11 Questions to a Nashville Musician: Justin Moses

Justin MosesWell, I had good reason in taking so long to post these 11 Questions from prestigious International Bluegrass Music Association Award-winner Justin Moses. I simply couldn’t stop listening to his magnificent new self-produced LP “Fall Like Rain.” Listen to the title track here and let me know if you don’t keep hitting repeat like I did.  

Jason is yet another great picker who was first recognized while working with Ricky Skaggs (Boy can Ricky pick ‘em!). Moses’ record features some fine playing from him and some of his superstar Bluegrass friends like Del McCoury, Dan Tyminski, Jerry Douglas, and Justin’s wife. Sierra Hull.

It’s an honor to have Justin visit the 11 Questions desk. You can see Justin and Sierra open for the Del McCoury Band at The Caverns Above Ground Amphitheater in Pelham, TN on April 18.

Where are you from originally, when did you move to Nashville and why?

I’m originally from the small town of Madisonville, TN. It’s only about three hours away from Nashville. I moved in 2010 soon after taking a job with Ricky Skaggs. I had pondered making the move earlier, but getting that job gave me the confidence to take the dive. Between playing the Opry frequently and increasing requests for session work, it eventually became a no-brainer. I’ve had no regrets.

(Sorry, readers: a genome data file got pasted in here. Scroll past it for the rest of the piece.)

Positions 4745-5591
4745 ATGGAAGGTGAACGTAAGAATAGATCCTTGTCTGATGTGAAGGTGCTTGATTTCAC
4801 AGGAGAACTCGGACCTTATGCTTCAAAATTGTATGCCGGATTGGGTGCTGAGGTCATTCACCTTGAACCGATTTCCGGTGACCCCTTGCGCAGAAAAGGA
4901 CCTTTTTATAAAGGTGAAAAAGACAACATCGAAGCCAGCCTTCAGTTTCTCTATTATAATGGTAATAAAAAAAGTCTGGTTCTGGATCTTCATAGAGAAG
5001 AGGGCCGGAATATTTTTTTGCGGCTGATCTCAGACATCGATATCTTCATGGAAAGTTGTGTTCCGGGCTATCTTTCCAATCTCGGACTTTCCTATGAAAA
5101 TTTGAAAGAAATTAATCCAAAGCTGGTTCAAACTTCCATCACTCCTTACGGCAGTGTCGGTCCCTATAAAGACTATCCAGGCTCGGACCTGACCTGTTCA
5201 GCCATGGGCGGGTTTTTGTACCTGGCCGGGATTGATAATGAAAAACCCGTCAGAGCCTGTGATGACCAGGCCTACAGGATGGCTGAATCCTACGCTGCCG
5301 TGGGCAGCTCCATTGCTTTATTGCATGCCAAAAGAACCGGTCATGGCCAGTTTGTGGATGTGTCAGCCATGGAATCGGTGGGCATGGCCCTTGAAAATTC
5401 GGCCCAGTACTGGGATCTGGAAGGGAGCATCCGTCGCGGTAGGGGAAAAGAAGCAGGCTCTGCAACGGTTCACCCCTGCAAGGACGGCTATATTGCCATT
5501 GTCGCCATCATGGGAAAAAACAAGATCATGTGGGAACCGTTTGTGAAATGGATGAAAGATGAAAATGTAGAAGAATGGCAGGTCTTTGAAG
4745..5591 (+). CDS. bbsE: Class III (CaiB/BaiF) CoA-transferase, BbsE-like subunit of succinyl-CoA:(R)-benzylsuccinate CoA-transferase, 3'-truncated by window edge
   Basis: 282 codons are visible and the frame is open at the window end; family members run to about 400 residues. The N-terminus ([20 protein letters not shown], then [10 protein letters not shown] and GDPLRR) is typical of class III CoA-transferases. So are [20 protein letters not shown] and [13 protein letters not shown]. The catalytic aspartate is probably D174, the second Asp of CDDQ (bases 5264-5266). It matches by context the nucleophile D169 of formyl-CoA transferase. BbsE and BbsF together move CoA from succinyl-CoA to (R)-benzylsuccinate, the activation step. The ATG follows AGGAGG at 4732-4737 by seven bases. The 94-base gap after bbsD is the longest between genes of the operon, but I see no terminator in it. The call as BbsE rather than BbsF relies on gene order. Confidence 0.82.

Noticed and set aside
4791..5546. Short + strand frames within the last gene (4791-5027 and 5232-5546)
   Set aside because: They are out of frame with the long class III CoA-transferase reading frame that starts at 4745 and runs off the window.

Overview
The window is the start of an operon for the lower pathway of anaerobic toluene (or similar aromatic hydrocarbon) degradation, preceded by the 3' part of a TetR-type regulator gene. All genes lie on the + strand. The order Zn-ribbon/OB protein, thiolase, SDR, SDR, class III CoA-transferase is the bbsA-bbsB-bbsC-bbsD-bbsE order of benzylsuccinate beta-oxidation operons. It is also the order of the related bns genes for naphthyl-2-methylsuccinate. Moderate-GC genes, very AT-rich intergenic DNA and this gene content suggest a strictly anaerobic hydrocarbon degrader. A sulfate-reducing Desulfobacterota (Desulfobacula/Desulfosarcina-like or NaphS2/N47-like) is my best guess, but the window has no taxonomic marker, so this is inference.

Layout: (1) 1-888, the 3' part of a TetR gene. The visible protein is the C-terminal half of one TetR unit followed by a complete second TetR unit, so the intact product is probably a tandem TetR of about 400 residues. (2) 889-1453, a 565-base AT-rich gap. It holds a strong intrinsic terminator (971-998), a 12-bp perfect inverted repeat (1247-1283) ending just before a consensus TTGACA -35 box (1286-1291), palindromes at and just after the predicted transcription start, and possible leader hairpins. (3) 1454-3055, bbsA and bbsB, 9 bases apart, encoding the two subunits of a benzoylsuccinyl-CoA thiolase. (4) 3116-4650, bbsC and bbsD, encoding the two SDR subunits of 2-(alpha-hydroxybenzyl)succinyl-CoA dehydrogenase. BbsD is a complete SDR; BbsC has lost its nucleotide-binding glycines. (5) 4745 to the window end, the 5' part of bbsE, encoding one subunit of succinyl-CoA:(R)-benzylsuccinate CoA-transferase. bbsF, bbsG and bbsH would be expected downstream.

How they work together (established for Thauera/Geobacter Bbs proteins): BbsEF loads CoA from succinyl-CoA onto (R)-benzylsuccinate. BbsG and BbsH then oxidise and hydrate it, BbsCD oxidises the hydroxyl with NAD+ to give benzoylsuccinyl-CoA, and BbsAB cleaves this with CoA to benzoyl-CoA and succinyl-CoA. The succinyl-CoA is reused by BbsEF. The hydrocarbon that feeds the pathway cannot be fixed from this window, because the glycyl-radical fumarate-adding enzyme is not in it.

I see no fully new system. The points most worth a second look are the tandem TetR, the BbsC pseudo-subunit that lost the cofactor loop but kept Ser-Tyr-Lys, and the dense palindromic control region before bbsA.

What are the first and the last records you bought, and where did you buy them? Were they CD, vinyl or digital?

The first record I bought was probably on cassette. I can’t remember exactly what would have been the very first, but it would have been a Bluegrass record from the 90s most likely. And it would have been from County Sales, a mail-order business based out of Floyd, VA. My family got really into Bluegrass music as I was coming into my teenage years, so those were the recordings we were buying. The last record I’ve bought would have been a used Del McCoury I Wonder Where You Are Tonight CD from early in his career that I found at The Great Escape.

First and last live concerts that you’ve seen?

I’m unsure what the very first concert that I saw was. But the one that sticks out early on was seeing Tony Rice, Bela Fleck, Sam Bush, Jerry Douglas, Mark Schatz, and Rickie Simpkins (filling in for Stuart Duncan). Those musicians are still my heroes and are so incredible to witness live and in person. I came away from it so inspired that night. Funny enough, the last real concert I’ve seen was Usher and Sheryl Crow in New Orleans! Sierra and I were there a few days on a short vacation to ring in 2020, and they happened to be performing.

Whose star should be added to the Music City Walk of Fame?

Ricky Skaggs, Alison Krauss, and Bill Monroe.

Where do you go in Nashville for coffee and pizza?

I’m not a coffee drinker, but I’m a pizza eater for sure! When I first moved to town, I lived near the Percy Priest Dam, and Sal’s Pizza right off Stewart’s Ferry Pike is great! If you’re a little further east, I’d recommend Calabria Brick Oven Pizza in Mount Juliet. The crust is incredible.